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Bush seeks big jump in missile defense

President Bush will ask Congress to boost spending on missile defense by $1.2 billion next year and nearly double funding to modernize the Army, defense documents showed Friday.
/ Source: Reuters

The Bush administration will ask Congress to boost spending on missile defense by $1.2 billion next year and nearly double funding to modernize the Army in the $401.7 billion military budget for 2005, according to defense documents released Friday.

The defense plan is part of the $2.3 trillion federal budget proposal that President Bush will send to lawmakers Monday. It includes a 7 percent increase in defense spending over the current level of $375 billion.

The Defense Department said the defense budget documents — scheduled to be formally released Monday with the president’s overall budget — were inadvertently posted Friday on the Internet but were later removed.

Big boost for Patriot system
The administration seeks to boost funding for its controversial missile defense program by 13 percent next year, to $10.2 billion, from $9 billion it requested for fiscal 2004.

The new figure includes spending of $9.1 billion by the Missile Defense Agency in 2005, up from $7.6 billion, as well as the Army’s Patriot missile program.

The Defense Department’s plan to begin deploying the initial parts of a missile defense shield by September has drawn sharp criticism from some U.S. allies and Democrats who say it has not been adequately tested and could spark an arms race in space.

The budget also calls for $3.2 billion for the Army’s Future Combat System, a high-tech plan to make soldiers more mobile and lethal in the post-Cold War world. That is up from $1.7 billion in the current year.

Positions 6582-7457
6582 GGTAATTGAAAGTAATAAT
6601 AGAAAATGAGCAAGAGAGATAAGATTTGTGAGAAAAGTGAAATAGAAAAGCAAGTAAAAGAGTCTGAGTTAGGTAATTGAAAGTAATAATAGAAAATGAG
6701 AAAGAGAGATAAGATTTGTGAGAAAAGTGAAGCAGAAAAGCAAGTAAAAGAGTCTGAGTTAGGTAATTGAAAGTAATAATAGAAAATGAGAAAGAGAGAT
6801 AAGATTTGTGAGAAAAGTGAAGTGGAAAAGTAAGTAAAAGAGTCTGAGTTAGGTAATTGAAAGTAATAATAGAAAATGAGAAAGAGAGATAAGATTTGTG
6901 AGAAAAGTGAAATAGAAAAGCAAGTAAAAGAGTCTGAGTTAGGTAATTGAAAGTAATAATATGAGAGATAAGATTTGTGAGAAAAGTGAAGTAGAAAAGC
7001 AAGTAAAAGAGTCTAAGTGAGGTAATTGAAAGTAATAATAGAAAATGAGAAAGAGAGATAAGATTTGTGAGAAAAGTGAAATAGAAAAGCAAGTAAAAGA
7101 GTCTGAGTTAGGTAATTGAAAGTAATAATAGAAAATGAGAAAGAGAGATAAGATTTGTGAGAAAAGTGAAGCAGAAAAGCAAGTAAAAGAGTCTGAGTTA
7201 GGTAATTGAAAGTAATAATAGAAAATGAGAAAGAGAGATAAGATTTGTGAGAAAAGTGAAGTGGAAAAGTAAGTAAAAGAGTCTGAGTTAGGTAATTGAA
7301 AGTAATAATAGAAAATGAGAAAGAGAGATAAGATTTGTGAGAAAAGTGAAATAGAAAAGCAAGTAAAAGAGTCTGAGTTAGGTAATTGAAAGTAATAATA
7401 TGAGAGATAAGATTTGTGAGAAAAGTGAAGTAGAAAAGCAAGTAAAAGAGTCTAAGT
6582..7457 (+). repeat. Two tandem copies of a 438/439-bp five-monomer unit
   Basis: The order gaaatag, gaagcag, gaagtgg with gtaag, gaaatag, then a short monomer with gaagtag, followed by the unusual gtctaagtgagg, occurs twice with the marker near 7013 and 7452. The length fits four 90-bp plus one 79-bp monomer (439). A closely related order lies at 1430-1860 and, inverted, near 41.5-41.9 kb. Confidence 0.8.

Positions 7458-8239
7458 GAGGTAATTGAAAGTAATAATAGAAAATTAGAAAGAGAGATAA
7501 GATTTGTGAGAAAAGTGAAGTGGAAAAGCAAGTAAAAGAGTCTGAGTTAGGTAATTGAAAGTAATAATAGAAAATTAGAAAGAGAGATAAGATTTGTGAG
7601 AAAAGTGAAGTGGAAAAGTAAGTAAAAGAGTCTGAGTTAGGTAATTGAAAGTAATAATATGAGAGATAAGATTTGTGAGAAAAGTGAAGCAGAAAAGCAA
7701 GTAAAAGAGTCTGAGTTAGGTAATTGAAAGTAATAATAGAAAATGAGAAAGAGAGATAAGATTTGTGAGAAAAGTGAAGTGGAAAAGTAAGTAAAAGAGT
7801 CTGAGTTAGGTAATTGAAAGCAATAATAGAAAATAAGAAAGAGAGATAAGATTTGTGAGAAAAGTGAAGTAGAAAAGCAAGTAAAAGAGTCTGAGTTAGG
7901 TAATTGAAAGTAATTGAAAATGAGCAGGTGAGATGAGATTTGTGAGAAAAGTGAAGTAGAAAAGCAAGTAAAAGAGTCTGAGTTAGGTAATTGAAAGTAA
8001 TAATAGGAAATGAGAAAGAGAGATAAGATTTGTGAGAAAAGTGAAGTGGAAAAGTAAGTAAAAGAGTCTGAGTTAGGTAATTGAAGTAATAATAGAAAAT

The military plans to spend $74.9 billion to buy weapons and other equipment in fiscal 2005, which starts Oct. 1. For this year, the Defense Department asked Congress for $72.5 billion, but actual spending on weapons systems rose to $81.1 billion because of extra war-related spending approved by lawmakers.

The requested $74.9 billion is also expected to increase sharply under a supplemental spending request expected from the administration after the presidential election in November.

The defense budget does not include up to $40 billion or more in supplemental spending for military operations in Iraq, which congressional sources and analysts said the White House could seek from Congress late this year or early next year.

The budget calls for almost $4.6 billion for Lockheed Martin Corp.’s F-35 Joint Strike Fighter, up from $4.25 billion requested in 2004. The program to develop a long-range stealth fighter includes more than a dozen foreign partners, including Britain, the Netherlands and Australia.

Wall Street pays attention
The defense budget made waves on Wall Street, with analysts probing the documents for clues on the futures of key defense contractors like Lockheed, Boeing Co., Northrop Grumman Corp., Raytheon Co. and General Dynamics Corp..

“Boeing appears well served by this budget proposal,” Robert Spingarn, an analyst for Wachovia Securities, said in a research note. Boeing is the lead contractor for both the ground-based missile defense program and the Future Combat System.

The 2005 budget asks Congress for almost $69 billion in weapons research and development, up from the $64.7 billion it sought last year.

The documents showed that Bush will seek to buy 24 of Lockheed Martin’s F/A-22 Raptor fighter aircraft in fiscal 2005, for a total of $3.6 billion, up from the 22 jets the Defense Department requested a year ago.

The Air Force would get three V-22 Osprey tilt-rotor aircraft in 2005 for $305.6 million, up from the two requested in the fiscal year at a cost of $213.7 million, according to the documents.

The Osprey, which suffered two high-profile crashes in 2000, killing 23 Marines, is being built by Boeing and Textron Inc.’s Bell Helicopter division for the Marine Corps, the Air Force and Special Operations forces.